251When life is not quite so transparent is working with legacy
252encodings, and I/O, and certain special cases.
253
254=head2 Legacy Encodings
255
256When you combine legacy data and Unicode the legacy data needs
257to be upgraded to Unicode. Normally ISO 8859-1 (or EBCDIC, if
258applicable) is assumed. You can override this assumption by
259using the C<encoding> pragma, for example
260
261 use encoding 'latin2'; # ISO 8859-2
262
263in which case literals (string or regular expression) and chr/ord
264in your whole script are assumed to produce Unicode characters from
265ISO 8859-2 code points. Note that the matching for the encoding
266names is forgiving: instead of C<latin2> you could have said
267C<Latin 2>, or C<iso8859-2>, and so forth. With just
268
269 use encoding;
270
271first the environment variable C<PERL_ENCODING> will be consulted,
272and if that doesn't exist, ISO 8859-1 (Latin 1) will be assumed.
273
274The C<Encode> module knows about many encodings and it has interfaces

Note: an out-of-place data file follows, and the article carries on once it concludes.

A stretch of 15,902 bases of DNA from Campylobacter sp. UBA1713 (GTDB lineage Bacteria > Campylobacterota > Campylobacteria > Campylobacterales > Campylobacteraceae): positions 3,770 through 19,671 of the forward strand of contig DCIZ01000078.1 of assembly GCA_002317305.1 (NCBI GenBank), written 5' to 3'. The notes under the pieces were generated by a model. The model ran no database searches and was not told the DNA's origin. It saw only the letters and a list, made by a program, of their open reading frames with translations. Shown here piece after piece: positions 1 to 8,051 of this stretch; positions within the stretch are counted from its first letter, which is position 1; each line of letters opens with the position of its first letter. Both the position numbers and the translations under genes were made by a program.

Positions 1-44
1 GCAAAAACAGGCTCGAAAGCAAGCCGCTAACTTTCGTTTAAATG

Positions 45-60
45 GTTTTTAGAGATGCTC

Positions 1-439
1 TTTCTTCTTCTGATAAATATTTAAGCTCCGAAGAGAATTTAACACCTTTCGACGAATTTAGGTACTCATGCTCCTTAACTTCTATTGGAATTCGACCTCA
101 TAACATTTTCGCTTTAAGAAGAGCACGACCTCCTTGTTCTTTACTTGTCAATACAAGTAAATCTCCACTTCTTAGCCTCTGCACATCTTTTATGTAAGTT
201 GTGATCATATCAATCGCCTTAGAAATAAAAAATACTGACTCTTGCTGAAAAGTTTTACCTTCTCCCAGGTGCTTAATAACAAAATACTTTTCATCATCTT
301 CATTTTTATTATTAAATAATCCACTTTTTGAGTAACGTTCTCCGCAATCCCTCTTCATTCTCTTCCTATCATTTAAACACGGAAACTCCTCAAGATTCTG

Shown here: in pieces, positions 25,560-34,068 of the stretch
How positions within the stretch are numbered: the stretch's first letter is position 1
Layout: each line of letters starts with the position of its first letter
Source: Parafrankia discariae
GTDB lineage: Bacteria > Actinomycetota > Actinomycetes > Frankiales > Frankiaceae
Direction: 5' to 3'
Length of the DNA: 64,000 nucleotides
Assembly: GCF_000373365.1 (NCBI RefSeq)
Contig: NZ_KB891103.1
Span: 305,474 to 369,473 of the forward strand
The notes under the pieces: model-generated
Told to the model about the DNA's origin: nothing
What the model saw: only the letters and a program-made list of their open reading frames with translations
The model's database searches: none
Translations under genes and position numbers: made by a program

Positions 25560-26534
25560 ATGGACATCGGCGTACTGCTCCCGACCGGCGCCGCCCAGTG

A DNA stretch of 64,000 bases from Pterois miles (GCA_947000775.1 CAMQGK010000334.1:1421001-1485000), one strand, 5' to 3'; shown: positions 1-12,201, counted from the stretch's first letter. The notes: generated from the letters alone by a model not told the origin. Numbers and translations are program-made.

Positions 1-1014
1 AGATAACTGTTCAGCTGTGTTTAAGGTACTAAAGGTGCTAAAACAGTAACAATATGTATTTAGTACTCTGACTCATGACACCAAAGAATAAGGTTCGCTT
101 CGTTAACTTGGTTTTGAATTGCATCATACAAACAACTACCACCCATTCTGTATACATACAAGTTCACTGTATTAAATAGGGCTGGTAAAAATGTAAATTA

275for doing conversions between those encodings:
276
277 use Encode 'from_to';
278 from_to($data, "iso-8859-3", "utf-8"); # from legacy to utf-8
279
280=head2 Unicode I/O
281
8baee566 282Normally, writing out Unicode data
ba62762e 283
8baee566 284 print FH $some_string_with_unicode, "\n";
ba62762e 285
8baee566 286produces raw bytes that Perl happens to use to internally encode the
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287Unicode string (which depends on the system, as well as what
288characters happen to be in the string at the time). If any of the
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289characters are at code points 0x100 or above, you will get a warning.
290To ensure that the output is explicitly rendered in the encoding you
291desire (and to avoid the warning), open the stream with the desired
292encoding. Some examples:
ba62762e 293
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294 open FH, ">:ucs2", "file"
295 open FH, ">:utf8", "file";
296 open FH, ">:Shift-JIS", "file";
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297
298and on already open streams use C<binmode()>:
299
8baee566 300 binmode(STDOUT, ":ucs2");
1d7919c5 301 binmode(STDOUT, ":utf8");
8baee566 302 binmode(STDOUT, ":Shift-JIS");
1d7919c5 303
8baee566 304See documentation for the C<Encode> module for many supported encodings.
ba62762e 305
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306Reading in a file that you know happens to be encoded in one of the
307Unicode encodings does not magically turn the data into Unicode in
308Perl's eyes. To do that, specify the appropriate discipline when
309opening files